The Magazine

Ariel Sharon's Legacy

From soldier to statesman, by way of most vilified leader in the world.

Jan 16, 2006, Vol. 11, No. 17 • By PETER BERKOWITZ
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And yet it is not because the old man went soft, or succumbed to a desire for world approbation, or finally acquired a humanitarian conscience, that the father of the settlements initiated withdrawal first from Gaza and eventually from most of the West Bank. Sharon never departed from his fundamental tenet: Israel's security comes first. And he was the man to determine and implement Israel's security requirements. For 30 years, Sharon believed that Israel's security was best served by Israeli settlements criss-crossing the West Bank. As prime minister he saw that in light of changing demographic realities and the savagery of Palestinian terrorism, Israel's security was better served by disengagement.

Perhaps the soldier-statesman can be faulted for not taking the plight of the Palestinian people to heart. But, whatever mysteries Sharon's heart harbors, such is the cunning of history that he became the first Israeli prime minister to openly endorse a Palestinian state.

Perhaps he can be criticized for failing to groom a suitable successor. But he certainly broke a severe logjam in Israeli politics, empowered the electorate to see the shape of a hardheaded, reasonable, pragmatic politics, and set the stage for the next generation of leaders to seize the moment and show what they are made of.

And perhaps he can be taken to task for failing to appreciate all of the opportunities provided by the gentler ways of diplomacy and negotiation. But the diplomats and negotiators now have an independent Palestinian Authority operating out of the Gaza Strip to deal with, as well as the outlines of a plan for withdrawing from most of the West Bank, thanks to Sharon's leadership.

SHARON HAS ALWAYS BEEN A FIGHTER--cocksure, courageous, charming, defiant, quick-tempered, duplicitous, amazingly resilient, and, above all, steadfastly focused on Israel's security. The story is told that in the 1950s, when he led the "101" commando unit, Sharon would, just before an operation began, order his communications aide to keep a certain distance so that if orders from headquarters to cease and desist arrived, they could not be relayed to him. The stories of Sharon keeping the law at a convenient distance could be multiplied. Perhaps no Israeli military officer was reprimanded more or subject to more commissions of inquiry than Sharon. At the same time, Sharon commanded the loyalty of his men, was admired for his warmth and sense of humor, and for 60 years' performed deeds, in and out of uniform, essential to protecting Israel from enemies sworn to its destruction.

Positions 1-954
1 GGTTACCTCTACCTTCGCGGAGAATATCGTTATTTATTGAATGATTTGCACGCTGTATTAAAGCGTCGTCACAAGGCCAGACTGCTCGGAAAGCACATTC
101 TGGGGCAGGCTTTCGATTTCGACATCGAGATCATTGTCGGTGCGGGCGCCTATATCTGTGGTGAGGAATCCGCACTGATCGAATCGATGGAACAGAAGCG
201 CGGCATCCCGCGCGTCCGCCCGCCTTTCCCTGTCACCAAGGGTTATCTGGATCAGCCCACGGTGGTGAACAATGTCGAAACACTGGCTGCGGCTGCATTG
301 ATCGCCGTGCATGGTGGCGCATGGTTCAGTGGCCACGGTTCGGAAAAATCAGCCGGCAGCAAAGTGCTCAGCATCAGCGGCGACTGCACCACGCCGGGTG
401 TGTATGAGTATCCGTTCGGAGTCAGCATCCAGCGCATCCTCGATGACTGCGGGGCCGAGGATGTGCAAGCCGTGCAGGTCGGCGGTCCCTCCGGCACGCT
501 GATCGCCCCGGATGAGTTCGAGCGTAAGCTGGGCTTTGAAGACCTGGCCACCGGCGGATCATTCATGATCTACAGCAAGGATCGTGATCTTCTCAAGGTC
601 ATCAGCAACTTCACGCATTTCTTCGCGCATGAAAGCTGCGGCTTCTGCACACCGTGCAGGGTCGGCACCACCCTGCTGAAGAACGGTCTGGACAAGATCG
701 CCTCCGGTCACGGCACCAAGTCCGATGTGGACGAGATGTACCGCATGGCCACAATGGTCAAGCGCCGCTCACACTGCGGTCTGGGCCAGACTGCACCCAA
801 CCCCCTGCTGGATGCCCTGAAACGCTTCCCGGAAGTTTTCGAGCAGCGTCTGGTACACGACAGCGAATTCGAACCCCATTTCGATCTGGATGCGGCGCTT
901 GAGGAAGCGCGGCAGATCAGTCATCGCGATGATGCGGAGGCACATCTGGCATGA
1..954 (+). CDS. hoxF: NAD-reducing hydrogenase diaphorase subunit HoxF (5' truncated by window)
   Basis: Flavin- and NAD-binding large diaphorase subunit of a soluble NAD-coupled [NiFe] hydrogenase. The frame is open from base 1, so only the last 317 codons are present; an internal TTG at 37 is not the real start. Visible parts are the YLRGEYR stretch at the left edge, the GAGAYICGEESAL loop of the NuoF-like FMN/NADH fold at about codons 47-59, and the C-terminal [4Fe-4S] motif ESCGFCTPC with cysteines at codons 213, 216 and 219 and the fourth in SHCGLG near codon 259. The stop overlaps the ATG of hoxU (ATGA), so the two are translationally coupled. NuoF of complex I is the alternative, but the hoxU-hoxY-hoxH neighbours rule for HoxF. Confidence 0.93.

Sharon is the last of the 48ers--think of Yitzhak Rabin, Ezer Weizman, Moshe Dayan--to occupy the commanding heights of Israeli politics. He belonged to the generation that was born and bred in Israel, that came of age loving the land and fighting in the War of Independence, that was proud of the Zionist dream, that fought hard and lived large, and that, after heroic military careers, governed the nation well into its sixth decade. The 48ers were not always the best of democrats, especially Sharon. And yet time after time, they, and Sharon in particular, rose up to defend their small, surrounded, war-torn, beautiful country, making it possible for Jews to build a free and democratic state in their ancestral homeland.

Peter Berkowitz teaches at George Mason University School of Law and is the Tad and Dianne Taube senior fellow at Stanford's Hoover Institution. He is the editor of The Future of American Intelligence.